- Posted by Liz Gooster
- 0 Comments
- business books, Carol Dweck, David Eagleman, Gretchen Rubin, herminia ibarra, nancy kline
People often ask me what my top business books are – probably because I’m a former business book publisher! Yet despite having published hundreds of the things myself, and having read many more, my mind often draws a frozen blank in the face of this question. So I decided to confront this very reasonable query head-on, by breaking it down, in true coaching fashion, into manageable chunks. Instead of forcing myself to try to select my best books of all time (the perceived enormity and definitiveness of this task paralyses me), I framed the challenge as picking my top 5 books of 2015 and writing a maximum of 100 words about each of them. Not quite as limiting as a 140 character tweet (though for an extra twist I decided to do an ‘in a tweet’ headline on each as well) but not as daunting as an exhaustive review. And for clarity, these are the books I read (or reread) last year and which made the most impact on me – they weren’t necessarily published in 2015.
1. Herminia Ibarra (2015) Act Like A Leader, Think Like A Leader, Harvard Business School Press
If you step up and behave like a leader, you will start to think and feel as if you are one, even if it feels uncomfortable, difficult and inauthentic at first. Convincingly and breezily written, Ibarra’s latest shows why leaders (and by extension, anyone who wants to step up) need to act out of their comfort zone. The three areas to focus on are redefining your role, your network and your self and there are plenty of practical tips and ideas to help you do so. Thought-provoking, insightful and highly recommendable.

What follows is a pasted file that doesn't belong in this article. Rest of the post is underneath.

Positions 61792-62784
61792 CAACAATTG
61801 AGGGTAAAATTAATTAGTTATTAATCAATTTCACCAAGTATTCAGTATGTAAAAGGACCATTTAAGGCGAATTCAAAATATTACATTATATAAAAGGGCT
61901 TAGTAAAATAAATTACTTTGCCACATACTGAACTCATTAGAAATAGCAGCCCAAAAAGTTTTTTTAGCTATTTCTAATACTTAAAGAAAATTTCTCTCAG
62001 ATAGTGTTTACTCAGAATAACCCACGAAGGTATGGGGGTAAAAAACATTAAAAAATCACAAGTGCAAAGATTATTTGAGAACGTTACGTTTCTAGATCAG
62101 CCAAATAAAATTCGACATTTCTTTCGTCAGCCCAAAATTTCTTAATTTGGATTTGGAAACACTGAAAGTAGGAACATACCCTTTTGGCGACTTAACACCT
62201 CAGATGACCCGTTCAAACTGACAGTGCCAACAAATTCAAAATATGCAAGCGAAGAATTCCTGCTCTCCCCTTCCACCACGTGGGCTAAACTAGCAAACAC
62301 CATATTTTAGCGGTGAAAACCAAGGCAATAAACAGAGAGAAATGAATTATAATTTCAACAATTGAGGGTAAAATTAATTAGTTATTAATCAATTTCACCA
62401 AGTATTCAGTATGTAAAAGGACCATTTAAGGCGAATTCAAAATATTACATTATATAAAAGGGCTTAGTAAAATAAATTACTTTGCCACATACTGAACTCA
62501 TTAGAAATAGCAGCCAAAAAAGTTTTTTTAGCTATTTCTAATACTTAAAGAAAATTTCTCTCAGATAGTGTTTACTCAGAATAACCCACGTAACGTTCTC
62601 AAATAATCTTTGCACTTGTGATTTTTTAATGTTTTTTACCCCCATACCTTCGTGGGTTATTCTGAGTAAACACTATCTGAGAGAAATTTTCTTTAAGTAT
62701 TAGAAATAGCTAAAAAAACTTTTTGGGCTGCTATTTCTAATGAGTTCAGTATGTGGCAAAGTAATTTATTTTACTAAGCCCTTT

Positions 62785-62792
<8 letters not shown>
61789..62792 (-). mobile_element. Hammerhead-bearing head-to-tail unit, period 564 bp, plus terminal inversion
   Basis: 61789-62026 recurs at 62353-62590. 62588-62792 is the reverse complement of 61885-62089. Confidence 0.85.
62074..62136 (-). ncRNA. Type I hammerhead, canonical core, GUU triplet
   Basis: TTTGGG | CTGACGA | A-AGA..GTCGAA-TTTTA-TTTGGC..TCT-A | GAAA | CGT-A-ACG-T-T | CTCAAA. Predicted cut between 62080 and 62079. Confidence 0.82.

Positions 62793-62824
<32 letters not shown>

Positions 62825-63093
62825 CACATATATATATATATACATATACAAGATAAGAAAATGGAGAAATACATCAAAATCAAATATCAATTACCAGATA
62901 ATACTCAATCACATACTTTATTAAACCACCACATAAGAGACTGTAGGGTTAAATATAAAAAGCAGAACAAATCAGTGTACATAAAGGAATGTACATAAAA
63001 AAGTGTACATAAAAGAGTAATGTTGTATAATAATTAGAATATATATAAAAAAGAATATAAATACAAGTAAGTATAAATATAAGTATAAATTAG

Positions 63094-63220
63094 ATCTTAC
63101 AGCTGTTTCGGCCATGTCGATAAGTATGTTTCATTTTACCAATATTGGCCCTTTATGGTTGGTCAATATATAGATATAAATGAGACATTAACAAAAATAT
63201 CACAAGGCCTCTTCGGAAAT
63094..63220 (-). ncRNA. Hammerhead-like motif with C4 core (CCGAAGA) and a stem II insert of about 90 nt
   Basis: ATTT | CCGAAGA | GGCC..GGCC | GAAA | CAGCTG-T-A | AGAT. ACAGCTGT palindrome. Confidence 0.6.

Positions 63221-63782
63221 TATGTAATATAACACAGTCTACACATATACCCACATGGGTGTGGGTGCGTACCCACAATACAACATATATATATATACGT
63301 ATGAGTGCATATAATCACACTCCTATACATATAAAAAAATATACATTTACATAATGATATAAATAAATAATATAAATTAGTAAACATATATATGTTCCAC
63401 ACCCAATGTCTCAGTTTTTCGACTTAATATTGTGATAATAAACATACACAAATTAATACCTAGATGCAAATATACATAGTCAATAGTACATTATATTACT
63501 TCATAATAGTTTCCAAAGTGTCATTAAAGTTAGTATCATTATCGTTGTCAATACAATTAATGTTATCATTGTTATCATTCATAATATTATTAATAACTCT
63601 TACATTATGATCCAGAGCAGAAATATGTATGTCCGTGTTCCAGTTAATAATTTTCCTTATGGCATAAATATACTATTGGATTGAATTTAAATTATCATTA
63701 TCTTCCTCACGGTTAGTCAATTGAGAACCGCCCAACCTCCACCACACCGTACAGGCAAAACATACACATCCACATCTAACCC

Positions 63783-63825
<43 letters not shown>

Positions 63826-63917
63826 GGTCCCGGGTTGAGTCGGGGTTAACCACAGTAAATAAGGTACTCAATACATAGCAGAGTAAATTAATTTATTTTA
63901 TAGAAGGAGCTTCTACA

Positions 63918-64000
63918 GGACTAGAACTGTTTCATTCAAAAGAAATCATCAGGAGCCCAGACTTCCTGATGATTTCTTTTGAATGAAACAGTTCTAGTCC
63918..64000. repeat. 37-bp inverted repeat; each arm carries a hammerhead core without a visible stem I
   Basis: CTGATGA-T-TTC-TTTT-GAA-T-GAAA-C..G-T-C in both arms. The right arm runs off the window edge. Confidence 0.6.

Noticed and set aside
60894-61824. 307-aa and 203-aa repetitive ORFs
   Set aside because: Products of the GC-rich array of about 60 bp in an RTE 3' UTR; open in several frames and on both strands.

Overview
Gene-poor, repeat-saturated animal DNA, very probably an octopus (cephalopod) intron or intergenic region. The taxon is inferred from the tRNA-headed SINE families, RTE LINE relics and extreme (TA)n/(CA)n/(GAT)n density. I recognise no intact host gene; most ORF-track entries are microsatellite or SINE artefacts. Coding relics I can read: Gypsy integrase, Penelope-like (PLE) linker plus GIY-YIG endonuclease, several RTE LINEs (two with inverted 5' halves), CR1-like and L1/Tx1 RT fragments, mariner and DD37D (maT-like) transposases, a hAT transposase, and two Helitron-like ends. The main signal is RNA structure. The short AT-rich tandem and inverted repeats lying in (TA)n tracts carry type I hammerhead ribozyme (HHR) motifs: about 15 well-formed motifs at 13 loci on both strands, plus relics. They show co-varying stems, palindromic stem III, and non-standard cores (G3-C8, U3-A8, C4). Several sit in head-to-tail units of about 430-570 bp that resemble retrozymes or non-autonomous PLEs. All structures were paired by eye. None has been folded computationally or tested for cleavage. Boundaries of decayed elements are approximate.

In a tweet: How to step up and behave as the leader you want to be before you feel comfortable doing it. By faking it you will become it.
- For a longer review of Act Like a Leader, Think Like a Leader, see my blog post
- For my review of Ibarra’s first book, Working Identity, see this post
2. David Eagleman (2015) The Brain: The story of you, Canongate, Edinburgh
A mindblowing plunge into the workings of our mysterious mind. Eagleman’s amazing yet accessible book whisks us through the fundamentals of neural connections and brain plasticity and their influence on who we are, how we think and what we remember. He probes our perceptions of reality, the role of our (un)consciousness and our dependence on being plugged into the social web) (clue: we’re not talking internet). Soon he is pushing unimaginable boundaries, exploring the possibilities of sensory substitution and uploading our brains to computers. It’s impossible to distil the breathtaking revelations of this book into 100 words: just read it!
In a tweet: What is reality? Does free will exist? A mind-blowing neuroscientific but highly readable delve into how the brain works and what this means.
- See David Eagleman in action in his TED talk
3. Carol Dweck (2012) Mindset: How you can fulfil your potential, Constable & Robinson